Following McChord’s death, the Market Street Presbyterian Church continued to prosper. In 1823, the church organized a Sunday School, believed to be the first such school in Lexington. That same year, the church was renamed the McChord Presbyterian Church, in honor of the late founding pastor. In 1828, feeling that it was inappropriate to name a church after an individual, the church was given its current name of Second Presbyterian.

Under the leadership of a succession of strong pastors, Second Church continued to grow. In 1846, when the Rev. Dr. John Howe Brown was installed as pastor, the church had 168 members. Dr. Brown was one of Kentucky’s great pulpit orators and the original building soon proved itself too small for the crowds, which averaged around 300, that attended. The building was razed and a larger structure was built on the same site. The new building was dedicated on October 31, 1847, and contained a sanctuary that had a seating capacity of around 700. Several weeks after the dedication, Mary Todd and Abraham Lincoln attended Thanksgiving services in the new sanctuary. The future president and his wife were in Lexington visiting her family. Rev. Brown remained at Second until 1853. In 1857, Dr. Brown became the pastor at the First Presbyterian Church in Springfield, Illinois, the same church where the Lincolns attended services.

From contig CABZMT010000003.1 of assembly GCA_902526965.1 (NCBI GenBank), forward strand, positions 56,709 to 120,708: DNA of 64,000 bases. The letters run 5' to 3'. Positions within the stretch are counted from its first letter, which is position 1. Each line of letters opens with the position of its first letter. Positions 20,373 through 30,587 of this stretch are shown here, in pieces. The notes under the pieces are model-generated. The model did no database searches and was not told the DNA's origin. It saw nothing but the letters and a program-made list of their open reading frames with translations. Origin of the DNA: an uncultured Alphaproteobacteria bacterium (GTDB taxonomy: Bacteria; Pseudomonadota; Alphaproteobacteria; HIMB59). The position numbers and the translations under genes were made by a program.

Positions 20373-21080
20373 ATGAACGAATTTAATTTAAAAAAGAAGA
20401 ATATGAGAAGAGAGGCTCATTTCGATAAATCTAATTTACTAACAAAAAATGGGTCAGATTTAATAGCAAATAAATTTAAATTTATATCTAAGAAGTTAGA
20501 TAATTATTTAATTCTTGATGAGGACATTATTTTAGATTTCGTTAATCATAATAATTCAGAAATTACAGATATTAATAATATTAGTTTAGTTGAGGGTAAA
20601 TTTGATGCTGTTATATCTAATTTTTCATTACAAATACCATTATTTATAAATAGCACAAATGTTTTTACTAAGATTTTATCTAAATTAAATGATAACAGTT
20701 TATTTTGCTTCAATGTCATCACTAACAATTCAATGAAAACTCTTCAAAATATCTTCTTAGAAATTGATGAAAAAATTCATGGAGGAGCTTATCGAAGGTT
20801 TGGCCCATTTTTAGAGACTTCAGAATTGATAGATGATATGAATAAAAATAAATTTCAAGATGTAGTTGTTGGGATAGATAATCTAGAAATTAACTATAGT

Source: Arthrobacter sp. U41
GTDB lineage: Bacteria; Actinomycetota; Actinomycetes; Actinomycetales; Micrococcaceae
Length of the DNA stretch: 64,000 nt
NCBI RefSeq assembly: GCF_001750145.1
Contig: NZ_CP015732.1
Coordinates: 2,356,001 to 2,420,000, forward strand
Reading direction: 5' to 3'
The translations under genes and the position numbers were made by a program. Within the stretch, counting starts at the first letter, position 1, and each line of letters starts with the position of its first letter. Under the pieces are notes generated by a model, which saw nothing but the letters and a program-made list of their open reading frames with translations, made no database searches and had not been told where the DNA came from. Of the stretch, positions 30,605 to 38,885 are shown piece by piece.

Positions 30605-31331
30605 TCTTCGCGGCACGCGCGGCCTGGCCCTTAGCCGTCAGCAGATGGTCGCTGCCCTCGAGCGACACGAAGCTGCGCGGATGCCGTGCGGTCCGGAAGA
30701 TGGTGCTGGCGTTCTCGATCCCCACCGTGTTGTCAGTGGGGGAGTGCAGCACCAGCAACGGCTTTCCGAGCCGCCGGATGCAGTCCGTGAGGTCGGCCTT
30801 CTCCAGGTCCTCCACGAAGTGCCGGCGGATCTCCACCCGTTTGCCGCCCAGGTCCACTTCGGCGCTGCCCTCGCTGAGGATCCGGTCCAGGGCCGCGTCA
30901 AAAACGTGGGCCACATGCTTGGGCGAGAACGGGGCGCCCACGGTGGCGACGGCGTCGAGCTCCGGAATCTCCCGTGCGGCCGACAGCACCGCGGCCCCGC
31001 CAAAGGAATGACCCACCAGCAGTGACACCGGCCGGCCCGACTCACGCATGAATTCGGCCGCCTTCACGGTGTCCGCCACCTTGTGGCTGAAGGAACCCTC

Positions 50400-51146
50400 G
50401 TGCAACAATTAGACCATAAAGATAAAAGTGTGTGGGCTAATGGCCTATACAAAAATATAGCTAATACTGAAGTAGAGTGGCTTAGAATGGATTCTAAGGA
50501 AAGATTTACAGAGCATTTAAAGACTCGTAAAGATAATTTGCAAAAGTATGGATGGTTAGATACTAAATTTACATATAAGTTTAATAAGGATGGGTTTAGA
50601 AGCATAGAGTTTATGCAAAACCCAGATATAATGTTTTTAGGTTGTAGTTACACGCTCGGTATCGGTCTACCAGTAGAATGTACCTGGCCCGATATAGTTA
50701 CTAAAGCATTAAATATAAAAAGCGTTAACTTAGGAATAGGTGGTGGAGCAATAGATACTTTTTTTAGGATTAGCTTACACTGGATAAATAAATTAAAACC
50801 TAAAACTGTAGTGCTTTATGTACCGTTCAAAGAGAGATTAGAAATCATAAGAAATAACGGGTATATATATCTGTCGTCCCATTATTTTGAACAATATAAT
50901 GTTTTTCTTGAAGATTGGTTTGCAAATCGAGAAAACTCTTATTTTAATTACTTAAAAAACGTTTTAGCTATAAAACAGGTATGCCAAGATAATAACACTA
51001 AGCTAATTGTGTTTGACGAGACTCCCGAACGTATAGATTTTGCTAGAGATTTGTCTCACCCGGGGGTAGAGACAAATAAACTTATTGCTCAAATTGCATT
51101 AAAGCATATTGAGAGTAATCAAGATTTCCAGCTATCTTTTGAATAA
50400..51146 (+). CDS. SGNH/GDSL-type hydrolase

Following the Civil War, the Presbyterian Church divided along regional lines, North and South. Second Presbyterian Church was the only local Presbyterian Church to affiliate with the Northern Presbyterian Church. The focus of Second Church following the division was that of local mission. During the remaining years of the 19th Century, the church membership grew to around 710 members which enabled Second Church to initiate various outreach projects. These included the formation of a Sunday School for African-American children, the building and operation of the Campbell Memorial Chapel in Irishtown, the Pastor’s Aid Society, and the organization of the Young People’s Society of Christian Endeavor.


In 1917, two years following the centennial celebration of Second Presbyterian’s founding, the building was destroyed by fire, the result of sparks from a block fire igniting pigeon nests in the church tower. The building was a total loss. From 1917 to 1924, services were held in the Ben Ali Theatre on Main Street (in the area now referred to as the Ben Snyder block). Second Church maintained an average membership of 578 members during the seven years of services held in the theatre.

In 1922, a lot on the corner of Main Street and Ransom Avenue was purchased for the site of the new building. The new church, designed by the architectural firm of Cram and Ferguson of Boston, Massachusetts, was dedicated by Pastor Dr. Benjamin Jay Bush, on December 14, 1924. The new building was built in the American Gothic style, with the sanctuary designed in the form of the Cross.